Dealing With Sub-Contractors

Dealing With Sub-Contractors

How do you solve a problem like contractors?

By Daniel Kidd

What's the difference between an employee and a contractor?

A contractor, sometimes called a 1099 contractor in the United States due to the tax form they’re required to complete, has fewer rights than an employee, but also fewer obligations.

A contractor enters into a contract with a business to provide a certain service within a specified timeframe, but they will be free to choose how to deliver that service. They could subcontract all or part of their duties to another firm, for example, or pay their own employees to complete the tasks. They’re also free to take on work from other clients.

Employees, in contrast, must complete their duties in person, but unlike contractors they benefit from sick and holiday pay, maternity leave and redundancy protection.

As we've just explained, a sub-contractor isn’t an employee, so you can’t treat them as one. Generally, they’re entitled to send someone else in their place to do the work required.

What if they stop working

However, if no-one is coming into work and the job isn’t being done, then this would probably constitute a breach of contract. Your options will depend on the terms of the agreement that you and your sub-contractor signed. These terms should make it clear what procedures should be followed in the event that the work isn’t done to the required deadline and quality, and could include a provision for you to withhold payment.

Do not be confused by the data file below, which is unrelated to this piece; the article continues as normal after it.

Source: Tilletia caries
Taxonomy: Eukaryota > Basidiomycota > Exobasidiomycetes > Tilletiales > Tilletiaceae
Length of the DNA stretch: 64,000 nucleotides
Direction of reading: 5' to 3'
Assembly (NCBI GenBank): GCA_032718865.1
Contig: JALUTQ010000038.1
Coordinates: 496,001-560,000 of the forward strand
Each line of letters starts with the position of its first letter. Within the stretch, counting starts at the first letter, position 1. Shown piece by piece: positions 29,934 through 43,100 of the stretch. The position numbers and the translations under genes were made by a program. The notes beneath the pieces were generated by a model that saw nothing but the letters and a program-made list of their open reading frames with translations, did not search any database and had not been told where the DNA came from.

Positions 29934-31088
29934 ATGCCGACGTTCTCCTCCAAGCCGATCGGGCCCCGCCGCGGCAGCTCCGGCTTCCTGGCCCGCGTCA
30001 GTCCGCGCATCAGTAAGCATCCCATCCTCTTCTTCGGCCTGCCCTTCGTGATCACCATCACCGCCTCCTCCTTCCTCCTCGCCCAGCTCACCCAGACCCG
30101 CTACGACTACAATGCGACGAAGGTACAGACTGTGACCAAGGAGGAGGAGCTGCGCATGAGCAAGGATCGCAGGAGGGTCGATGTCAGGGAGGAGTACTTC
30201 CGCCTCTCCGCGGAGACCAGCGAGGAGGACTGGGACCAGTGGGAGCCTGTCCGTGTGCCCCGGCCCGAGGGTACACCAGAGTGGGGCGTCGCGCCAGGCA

Both parties will be legally obliged to comply with any reasonable conditions they agreed to as part of such an agreement, and are entitled to sue for breach of contract if the other party’s breach has resulted in a financial loss.

So you want to release them?

When you engage a sub-contractor to perform work on your behalf, this will normally be subject to a formal written agreement between the two parties. This agreement should set out the circumstances under which the sub-contractor will be released, such as the termination of the main contract, the completion of a specific job, or the sub-contractor’s failure to meet pre-agreed quality standards.

If you wish to release the sub-contractor you must ensure that you comply with these terms. If you don’t, the subcontractor could sue you for breach of contract. If you want to release them for any other reason, it’s advisable to offer them a financial settlement in exchange for their agreement not to sue.